As I sit here at my desk on this beautiful Monday morning in October, my eyes are a bit heavy from a long weekend of both hunting and working with my little boy, Brantley. We left home around 3:00am on Saturday morning heading to go for a morning sit in the deer woods on a brassica plot after a buck I named, "Boss." He was there the evening before (picture below), but we got skunked Saturday morning. Brantley and I were both pretty tired, but we had work to do. One of my Zone 5 bowhunters made a trip up to help us out during the day and also scout the farm he's hunting in some odd weeks. He's a father and grandfather, and he fit right in with us. Brantley loved him! We went to go check cards on two farms before heading to his farm. We spent about about five hours going around these three farms, so it was time for me to get Brantley back out after "Boss."
Honestly, this late in the youth season, I'd be challenged to force a pass on any decent buck that we could turn into a mount, but with management in mind, spikes, forkies, and yearlings are all off limits. We saw a spike on the end of the plot, and then another followed behind. The following one gave us easy shots in the plot, but we passed. Afterwards, I saw it in his eyes that he wanted to shoot him, and I felt sick. I should have let him shoot. I just couldn't give him the green light. That hunt ended without any does being seen or any good buck. We packed it up, headed to our hotel room, changed, and went out to dinner with my hunter. Brantley passed out on my shoulder in the booth at the restaurant. I was beat too. Once we got out to the truck, I said, "are we going to go kill something in the morning or sleep in." He chose to more comfortable option. We got up around 7:30, and I finally got him out the door and loaded the truck with our things by 8:45.
We immediately went to other farms, pulled cards, checked stands, and then turned around for the evening sit. We had an absolute blast yesterday just running around on the Polaris Ranger, playing outside, and just doing dad & son things. Yet, in my mind, I was anxious that we had to make it happen this evening sit (Sunday 10/4) as the Youth Season technically closes after legal light expires. I tried not to let him see my anxiousness towards the last sit. He was oblivious to it. He's just being a kid, enjoying the time with his old man, and hopefully, making memories that'll last forever. Heck, I even had him laughing so hard he couldn't breathe. I've never heard him laugh so hard when I said I had to use the #2 restroom on one of the farms. Obviously, boys can make jokes about some stupid and gross things, and that we did.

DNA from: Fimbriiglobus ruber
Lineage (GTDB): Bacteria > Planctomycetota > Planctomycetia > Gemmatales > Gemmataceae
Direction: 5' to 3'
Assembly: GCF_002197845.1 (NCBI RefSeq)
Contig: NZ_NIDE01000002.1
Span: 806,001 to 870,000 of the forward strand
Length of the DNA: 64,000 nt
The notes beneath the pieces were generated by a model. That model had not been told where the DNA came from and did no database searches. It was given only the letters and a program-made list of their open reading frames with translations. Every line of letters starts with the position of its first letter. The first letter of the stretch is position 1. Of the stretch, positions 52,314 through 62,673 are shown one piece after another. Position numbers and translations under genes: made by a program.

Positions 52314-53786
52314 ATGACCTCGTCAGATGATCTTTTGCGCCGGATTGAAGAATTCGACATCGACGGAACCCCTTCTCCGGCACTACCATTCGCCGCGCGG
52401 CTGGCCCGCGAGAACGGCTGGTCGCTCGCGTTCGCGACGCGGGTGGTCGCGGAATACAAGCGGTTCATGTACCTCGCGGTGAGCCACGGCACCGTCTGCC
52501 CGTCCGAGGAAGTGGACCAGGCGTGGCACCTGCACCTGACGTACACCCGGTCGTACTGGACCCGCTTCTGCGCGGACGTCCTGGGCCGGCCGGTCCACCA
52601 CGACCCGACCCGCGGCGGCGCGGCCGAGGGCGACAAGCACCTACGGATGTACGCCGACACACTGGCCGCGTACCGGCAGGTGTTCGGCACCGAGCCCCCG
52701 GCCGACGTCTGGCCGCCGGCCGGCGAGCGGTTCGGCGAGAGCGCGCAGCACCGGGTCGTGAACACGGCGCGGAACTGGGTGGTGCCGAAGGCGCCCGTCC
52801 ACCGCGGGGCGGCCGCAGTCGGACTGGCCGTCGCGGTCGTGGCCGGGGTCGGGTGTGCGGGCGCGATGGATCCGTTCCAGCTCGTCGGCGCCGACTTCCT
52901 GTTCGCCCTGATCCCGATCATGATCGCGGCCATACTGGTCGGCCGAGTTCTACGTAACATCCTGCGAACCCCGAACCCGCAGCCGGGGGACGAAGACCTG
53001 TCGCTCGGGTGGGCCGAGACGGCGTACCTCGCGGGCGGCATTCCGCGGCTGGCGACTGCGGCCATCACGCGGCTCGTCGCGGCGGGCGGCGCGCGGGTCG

Mind you, thus far in the youth season, Brantley has passed two chip shots, one marginal shot, and had multiple deer encounters. It was kind of odd to think we didn't shoot one yet.
As we decided to head out to the evening setup, I checked the wind again, made sure we had all of our gear, and we headed out. There was a different feeling about that hunt. I was feeling "deer-y"... Brantley and I were just happy, simply happy. So, we got packed up at the truck, and headed across this huge bean field to the same spot we turkey hunted this spring. This is where the irony started building up in my head.
We had about a 600yd walk through the dry soybeans to a little knoll in the field that gave us a good approach to our food plot.
As we got to our spot and just put the BOG tripod down and still standing there slightly exposed, I catch a glimpse of a deer out of the corner of my eye. Brantley was looking down at the ground trying not to make noise by stepping on crunchy bean stalks. I got him to freeze. This yearling doe was at 50yards and looking right at us. I ask Brantley, "do you want to shoot her?" He goes, "yeah!" As he stood up to shoulder the gun in the tripod, she kind of bounded back into the woods. I got him set just in case she came back out in the plot, and she did. Yet, she wouldn't sit still enough for a shot. It would have been a very rushed shot, which he isn't prepared for yet at his age, so I didn't try to stop her with a bleat or a grunt. She waddled over the hill down toward our creek out of sight.